- The team sucks. Look at the non-founder layer. It ain’t getting better. They hired crap now, they will only hire crap in future
- Stealth mode. There are reasons (if you are a baller, I know one great example of why they were), but honestly WTF
- Let me get Jimmy to demo. Really? You are the CEO and you can’t do a demo in a pitch? You are meant to lead sales and you can’t do a demo? Wow
- Cold emails. Obviously. You need warm intros
- High salaries. If you are early stage, no one should be making six figures. Sure, they may be an exception for some super engineer, but the CXOs should be on ramen salaries. Some founders get tetch about this, but they’re idiots
- Buzzwords. Yawn. Don’t drop high-tech terms if it is obvious you really don’t do AI. You have some boring business and you are adding some AR feature? Come on. Never go on about disrupting. It is a cliche. And don’t get me started on describing a marketer as a ninja or yourself as a visionary. Peter Thiel says that buzzwords are one of his biggest turnoffs
- Jargon. Unless the people you are pitching are as nerdy as you on your specific industry, don’t go full on tech nerd. Either people don’t understand and they ‘don’t get it’ or they feel stupid. Neither are good
- Small gross margins. Margins matter. Especially if you are a SaaS company, margins less than 50% are not good
- Prior investors not doing pro-rata. If you have raised more then you need your prior investors to do their pro-rata. New investors assume the old investors to know more than them. They also know that investors double down on winners. If they aren’t putting in more cash, well they assume you are a dog in their portfolio stable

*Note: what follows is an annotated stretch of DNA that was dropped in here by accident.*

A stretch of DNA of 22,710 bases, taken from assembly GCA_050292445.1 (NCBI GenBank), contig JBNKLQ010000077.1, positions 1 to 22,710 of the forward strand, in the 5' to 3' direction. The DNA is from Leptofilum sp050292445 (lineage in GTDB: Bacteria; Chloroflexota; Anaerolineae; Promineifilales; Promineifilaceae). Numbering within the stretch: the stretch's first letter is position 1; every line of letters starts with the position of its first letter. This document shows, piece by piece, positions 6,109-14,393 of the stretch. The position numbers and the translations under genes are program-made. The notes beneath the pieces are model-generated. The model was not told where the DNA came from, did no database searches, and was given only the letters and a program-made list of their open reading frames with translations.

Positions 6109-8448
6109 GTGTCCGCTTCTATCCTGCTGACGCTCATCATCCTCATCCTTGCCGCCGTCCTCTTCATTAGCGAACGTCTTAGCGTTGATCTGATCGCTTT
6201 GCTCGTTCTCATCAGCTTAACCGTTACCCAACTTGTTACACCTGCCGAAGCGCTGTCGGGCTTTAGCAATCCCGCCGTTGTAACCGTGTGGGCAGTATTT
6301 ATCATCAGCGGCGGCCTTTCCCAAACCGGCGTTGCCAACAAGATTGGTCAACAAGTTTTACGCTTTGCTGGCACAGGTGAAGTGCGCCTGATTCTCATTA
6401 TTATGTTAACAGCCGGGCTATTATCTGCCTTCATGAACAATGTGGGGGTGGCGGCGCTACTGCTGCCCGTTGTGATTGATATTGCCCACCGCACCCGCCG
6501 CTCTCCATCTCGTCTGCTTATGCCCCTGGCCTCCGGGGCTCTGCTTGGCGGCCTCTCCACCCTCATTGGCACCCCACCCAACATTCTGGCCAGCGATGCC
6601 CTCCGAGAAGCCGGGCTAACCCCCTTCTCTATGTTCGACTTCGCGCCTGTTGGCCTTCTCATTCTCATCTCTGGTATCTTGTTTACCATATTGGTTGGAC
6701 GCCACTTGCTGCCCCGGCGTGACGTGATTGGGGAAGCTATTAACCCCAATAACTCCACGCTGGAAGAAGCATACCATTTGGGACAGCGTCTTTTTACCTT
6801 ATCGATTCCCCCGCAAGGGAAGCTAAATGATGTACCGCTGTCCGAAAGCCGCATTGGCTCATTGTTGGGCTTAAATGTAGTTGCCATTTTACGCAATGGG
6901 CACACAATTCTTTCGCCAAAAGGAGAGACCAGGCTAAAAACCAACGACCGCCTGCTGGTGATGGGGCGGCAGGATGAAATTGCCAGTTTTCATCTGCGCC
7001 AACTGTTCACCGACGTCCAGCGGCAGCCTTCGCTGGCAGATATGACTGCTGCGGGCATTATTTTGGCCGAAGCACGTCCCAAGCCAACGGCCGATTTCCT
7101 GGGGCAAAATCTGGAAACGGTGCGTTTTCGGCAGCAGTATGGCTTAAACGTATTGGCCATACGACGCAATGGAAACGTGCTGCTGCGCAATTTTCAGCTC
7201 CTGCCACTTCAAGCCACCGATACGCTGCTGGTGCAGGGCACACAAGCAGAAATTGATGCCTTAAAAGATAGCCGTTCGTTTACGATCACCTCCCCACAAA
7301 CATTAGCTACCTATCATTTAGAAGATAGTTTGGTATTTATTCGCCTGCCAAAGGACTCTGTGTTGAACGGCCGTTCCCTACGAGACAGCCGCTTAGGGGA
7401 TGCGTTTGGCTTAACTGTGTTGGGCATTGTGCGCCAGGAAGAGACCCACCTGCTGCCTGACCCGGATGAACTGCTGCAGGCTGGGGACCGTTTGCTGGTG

- No skin in the game. You need to have an answer to ‘how much have you invested in this company?’ Investors are all about you having a lot to lose so you want to win
- Crummy investors on the cap table. Investors want to invest with great investors. If you raise from dogs, they assume you have fleas. I encountered an interesting case recently. One investor hit the headlines for the whole sexual stuff. He invested in a company I know and one investor refused to invest out of principle. Just saying
- Fundraising brokers. These are people that help you raise money. 99% of the time VCs flat out hate this. I have a blog on this topic of fundraisers here
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Nice bit of comment, as usual. Tks, Alex.
People seem so unwilling to solve the “who is the CEO” question. If you can’t take ownership of that simple decision then how will you as a founding team handle serious issues down the line??
Hey Mick – In my experience it’s always fairly obvious who the CEO is. This is more of a question for n00bs.
My serial founder mate said he wouldn’t do a startup with me as we have the same skills (ie both CEOs).
I wish every startup founder could have a chance to read this (and related links). The only other way to learn the early stage in’s and out’s is to actually go out and f**k up in all the ways that you described, Alex. And let’s face it, that is time & opportunity lost! Thanks for sharing these terrific insights.
I came across this post, after following links from an email I received today. I know this one is from 2019, but as a new Founder, I really appreciate you candor. I feel my pitch deck narrowing with every article of yours I read!
Hey Peter – cheers! I try to only write blogs which are evergreen so advice shouldn’t change much or at all.
Well… I’ve spent a year and a half writing 275k words for the pitch deck course so I have many new views. That’s why I haven’t been posting much on decks for a while.
I’ve invented a concrete process to actually get your deck done. I use it with my clients at perfectpitchdeck, but trying to explain all my thought processes to make a logical deck with a strong narrative is really hard when I’m not making all the adjustments on the fly.
I really want to get something out as I know just a few core learnings will help you to stop wasting so much time!
Appreciate you leaving a comment.